Mathias Kaldenhoff: In addition to all the possibilities for complying with and monitoring regulatory obligations and the associated increasing transparency of the supply chain, the LkSG and the upcoming European Supply Chain Act offer opportunities for the digitalization of processes that users can use in a variety of ways for sustainable economic activity. Terms such as “circular economy” with its biological cycle, but also terms such as “responsible design and production”, the EU taxonomy or ESG reporting come to mind.

The LkSG affects several areas of a company at the same time. Which departments should be involved?

Ulrich Heindl: Both the LkSG and the law on deforestation-free supply chains generally affect different areas of a company. From product development to purchasing, production, quality management, sustainability, internal IT and, last but not least, the legal department, many different disciplines are involved. The fact that different stakeholders need to be involved requires a coordinated definition of objectives and a process that efficiently supports the achievement of these objectives. This is another reason why it makes sense to fall back on tried-and-tested methods, procedures and know-how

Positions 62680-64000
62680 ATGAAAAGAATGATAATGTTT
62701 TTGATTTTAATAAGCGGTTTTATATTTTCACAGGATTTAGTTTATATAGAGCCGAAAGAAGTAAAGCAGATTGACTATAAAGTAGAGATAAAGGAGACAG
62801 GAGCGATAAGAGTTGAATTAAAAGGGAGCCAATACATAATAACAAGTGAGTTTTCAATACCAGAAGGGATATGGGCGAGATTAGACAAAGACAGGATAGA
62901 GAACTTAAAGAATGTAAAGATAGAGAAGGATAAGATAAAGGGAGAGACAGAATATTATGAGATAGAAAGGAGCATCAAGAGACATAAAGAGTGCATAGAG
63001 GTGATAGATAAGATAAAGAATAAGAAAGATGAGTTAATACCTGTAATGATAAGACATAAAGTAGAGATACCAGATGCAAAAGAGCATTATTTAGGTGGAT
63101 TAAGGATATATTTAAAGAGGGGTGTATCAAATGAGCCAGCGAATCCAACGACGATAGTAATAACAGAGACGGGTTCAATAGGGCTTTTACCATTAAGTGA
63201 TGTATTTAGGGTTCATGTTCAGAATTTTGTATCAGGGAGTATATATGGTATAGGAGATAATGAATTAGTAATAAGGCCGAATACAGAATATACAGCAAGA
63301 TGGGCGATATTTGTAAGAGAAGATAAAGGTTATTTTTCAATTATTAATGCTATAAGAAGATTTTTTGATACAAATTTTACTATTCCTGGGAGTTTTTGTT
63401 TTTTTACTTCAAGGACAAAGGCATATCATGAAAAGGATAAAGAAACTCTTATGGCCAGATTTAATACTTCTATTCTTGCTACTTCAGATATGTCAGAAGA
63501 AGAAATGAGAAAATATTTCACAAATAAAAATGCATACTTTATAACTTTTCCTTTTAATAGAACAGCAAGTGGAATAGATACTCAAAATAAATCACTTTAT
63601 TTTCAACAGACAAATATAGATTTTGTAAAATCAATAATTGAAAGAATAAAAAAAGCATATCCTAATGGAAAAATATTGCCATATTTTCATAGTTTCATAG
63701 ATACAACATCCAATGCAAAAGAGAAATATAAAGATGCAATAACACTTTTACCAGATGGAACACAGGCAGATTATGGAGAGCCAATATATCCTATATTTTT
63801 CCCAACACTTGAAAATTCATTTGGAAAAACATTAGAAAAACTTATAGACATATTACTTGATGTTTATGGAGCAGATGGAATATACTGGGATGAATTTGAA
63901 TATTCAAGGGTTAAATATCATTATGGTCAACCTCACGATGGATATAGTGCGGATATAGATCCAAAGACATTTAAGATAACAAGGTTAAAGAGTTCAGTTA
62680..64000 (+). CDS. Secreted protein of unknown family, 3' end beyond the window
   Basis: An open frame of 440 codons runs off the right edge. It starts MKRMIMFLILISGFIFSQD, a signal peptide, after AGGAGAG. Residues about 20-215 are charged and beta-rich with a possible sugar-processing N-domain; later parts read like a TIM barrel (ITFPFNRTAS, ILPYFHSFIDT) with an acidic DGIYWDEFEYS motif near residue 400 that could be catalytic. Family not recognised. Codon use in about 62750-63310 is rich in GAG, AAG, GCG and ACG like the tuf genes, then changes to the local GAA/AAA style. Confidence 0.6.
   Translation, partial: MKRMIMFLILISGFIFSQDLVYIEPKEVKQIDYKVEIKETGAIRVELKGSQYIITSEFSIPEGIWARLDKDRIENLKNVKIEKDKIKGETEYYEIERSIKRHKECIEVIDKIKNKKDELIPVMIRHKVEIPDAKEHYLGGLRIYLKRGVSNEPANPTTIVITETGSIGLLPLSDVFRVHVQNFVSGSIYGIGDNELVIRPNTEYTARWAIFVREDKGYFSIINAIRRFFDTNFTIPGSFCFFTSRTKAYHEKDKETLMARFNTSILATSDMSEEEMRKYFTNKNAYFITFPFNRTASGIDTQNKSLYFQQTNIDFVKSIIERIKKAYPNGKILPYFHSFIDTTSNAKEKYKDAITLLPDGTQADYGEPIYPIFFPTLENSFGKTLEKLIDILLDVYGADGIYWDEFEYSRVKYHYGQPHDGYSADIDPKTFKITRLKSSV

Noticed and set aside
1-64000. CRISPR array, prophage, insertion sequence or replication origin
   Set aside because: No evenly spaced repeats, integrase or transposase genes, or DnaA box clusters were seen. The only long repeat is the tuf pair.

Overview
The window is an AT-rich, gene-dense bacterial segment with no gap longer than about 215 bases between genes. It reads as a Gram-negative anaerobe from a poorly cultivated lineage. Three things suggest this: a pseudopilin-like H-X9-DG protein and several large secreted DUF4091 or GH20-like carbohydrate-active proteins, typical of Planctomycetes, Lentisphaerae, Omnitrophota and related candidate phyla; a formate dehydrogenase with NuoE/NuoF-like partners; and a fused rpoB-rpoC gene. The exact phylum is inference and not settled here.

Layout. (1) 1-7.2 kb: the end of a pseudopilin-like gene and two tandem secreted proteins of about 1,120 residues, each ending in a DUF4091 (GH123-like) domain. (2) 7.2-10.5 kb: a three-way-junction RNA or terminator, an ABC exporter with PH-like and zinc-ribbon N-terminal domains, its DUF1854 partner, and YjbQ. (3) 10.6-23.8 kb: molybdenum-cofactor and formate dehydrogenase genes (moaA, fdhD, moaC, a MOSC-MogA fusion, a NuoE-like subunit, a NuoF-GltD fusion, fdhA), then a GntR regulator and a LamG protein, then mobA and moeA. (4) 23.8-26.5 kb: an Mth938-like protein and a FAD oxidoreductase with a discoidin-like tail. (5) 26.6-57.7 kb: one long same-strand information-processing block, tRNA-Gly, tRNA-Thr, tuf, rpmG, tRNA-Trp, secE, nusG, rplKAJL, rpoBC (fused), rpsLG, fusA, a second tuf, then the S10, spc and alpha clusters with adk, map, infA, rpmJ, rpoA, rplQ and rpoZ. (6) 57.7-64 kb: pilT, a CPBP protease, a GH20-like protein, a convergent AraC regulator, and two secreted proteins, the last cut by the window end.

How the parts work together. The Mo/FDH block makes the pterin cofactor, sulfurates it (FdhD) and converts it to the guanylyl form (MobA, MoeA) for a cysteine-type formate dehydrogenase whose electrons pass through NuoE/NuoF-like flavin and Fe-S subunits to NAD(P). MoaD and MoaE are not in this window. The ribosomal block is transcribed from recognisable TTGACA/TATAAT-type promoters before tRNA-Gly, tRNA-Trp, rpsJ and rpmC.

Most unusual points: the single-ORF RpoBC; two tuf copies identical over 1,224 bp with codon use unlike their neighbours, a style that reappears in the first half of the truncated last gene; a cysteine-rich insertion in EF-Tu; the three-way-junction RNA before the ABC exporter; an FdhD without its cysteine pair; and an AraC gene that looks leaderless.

Mr. Kaldenhoff, a large number of companies already rely on SAP products to handle their purchasing, procurement and accounting processes. So where does a joint solution with GTS come in?

Mathias Kaldenhoff: This can affect several areas. Existing GTS customers – and as far as I know there are quite a few of them and not just SMEs – benefit from extended and faster integration into the solutions mentioned. The participants in the supply chain have the option of mapping and passing on the proof of origin in their ERP system for each subsequent system; external checks are no longer necessary. I also believe that our joint approach will enable us to make quicker decisions on alternative suppliers. Especially when it comes to organic raw materials or food. We have just experienced and mastered this in a time of crisis with wood as a raw material.